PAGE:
Syedur Rahman of financial crime specialists Rahman Ravelli considers the reasons for it.

European Union finance ministers have agreed to create an EU body that will tackle money laundering across all of its member nations.

The agreement supports a European Commission proposal that was originally made in May this year. The Council of Finance ministers also gave their backing to plans for the Commission to harmonise EU anti-money laundering rules and give the Financial Intelligence Units of EU countries support and help coordinating efforts to tackle the problem.

The Commission is to present legal proposals to turn that agreement into reality in the early months of next year.

Announcement of an EU-wide AML body that has oversight across jurisdictions should not be considered a huge surprise. This is an idea that the EU has been suggesting - and gradually building towards - for quite some time.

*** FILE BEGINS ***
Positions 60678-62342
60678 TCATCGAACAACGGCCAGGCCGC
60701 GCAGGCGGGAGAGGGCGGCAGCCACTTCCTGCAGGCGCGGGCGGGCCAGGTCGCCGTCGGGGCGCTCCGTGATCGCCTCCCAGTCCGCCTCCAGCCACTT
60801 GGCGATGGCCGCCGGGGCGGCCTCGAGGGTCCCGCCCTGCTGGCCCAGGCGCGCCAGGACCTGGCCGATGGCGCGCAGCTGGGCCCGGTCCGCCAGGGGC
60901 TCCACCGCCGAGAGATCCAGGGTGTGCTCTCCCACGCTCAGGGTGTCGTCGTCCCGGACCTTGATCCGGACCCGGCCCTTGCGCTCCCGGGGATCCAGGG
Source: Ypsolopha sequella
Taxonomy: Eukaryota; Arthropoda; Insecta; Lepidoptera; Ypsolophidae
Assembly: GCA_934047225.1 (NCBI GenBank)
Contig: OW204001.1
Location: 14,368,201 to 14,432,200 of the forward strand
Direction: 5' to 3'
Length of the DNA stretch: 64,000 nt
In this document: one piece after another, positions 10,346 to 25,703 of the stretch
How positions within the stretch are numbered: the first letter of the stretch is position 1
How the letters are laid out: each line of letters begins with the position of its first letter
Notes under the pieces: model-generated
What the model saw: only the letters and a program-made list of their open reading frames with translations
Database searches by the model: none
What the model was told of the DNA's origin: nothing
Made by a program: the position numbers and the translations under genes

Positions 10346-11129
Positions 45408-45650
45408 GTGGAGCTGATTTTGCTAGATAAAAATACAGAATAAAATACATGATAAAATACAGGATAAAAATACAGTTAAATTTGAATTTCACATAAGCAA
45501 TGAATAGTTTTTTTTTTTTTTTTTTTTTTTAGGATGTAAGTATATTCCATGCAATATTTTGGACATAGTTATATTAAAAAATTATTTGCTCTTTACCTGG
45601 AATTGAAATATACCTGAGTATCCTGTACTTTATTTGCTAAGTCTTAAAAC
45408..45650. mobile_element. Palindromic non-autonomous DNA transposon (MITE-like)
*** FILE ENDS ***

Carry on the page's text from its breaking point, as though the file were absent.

With the EU's 5th Money Laundering Directive having come into effect in January this year, the new authority will have the task of ensuring compliance by member states. It may potentially have the power to intervene if there are consistent failings by an EU member.

The fallout from incidents such as Danske Bank's activities in Estonia - where approximately 200 billion euros' worth of suspicious transactions flowed through one small branch of the bank - still resonates loudly. The EU is especially eager to avoid similar scandals in the future. By harmonising the anti-money laundering approach across the bloc, it is hoped that such large and high-profile failings will be consigned to history.

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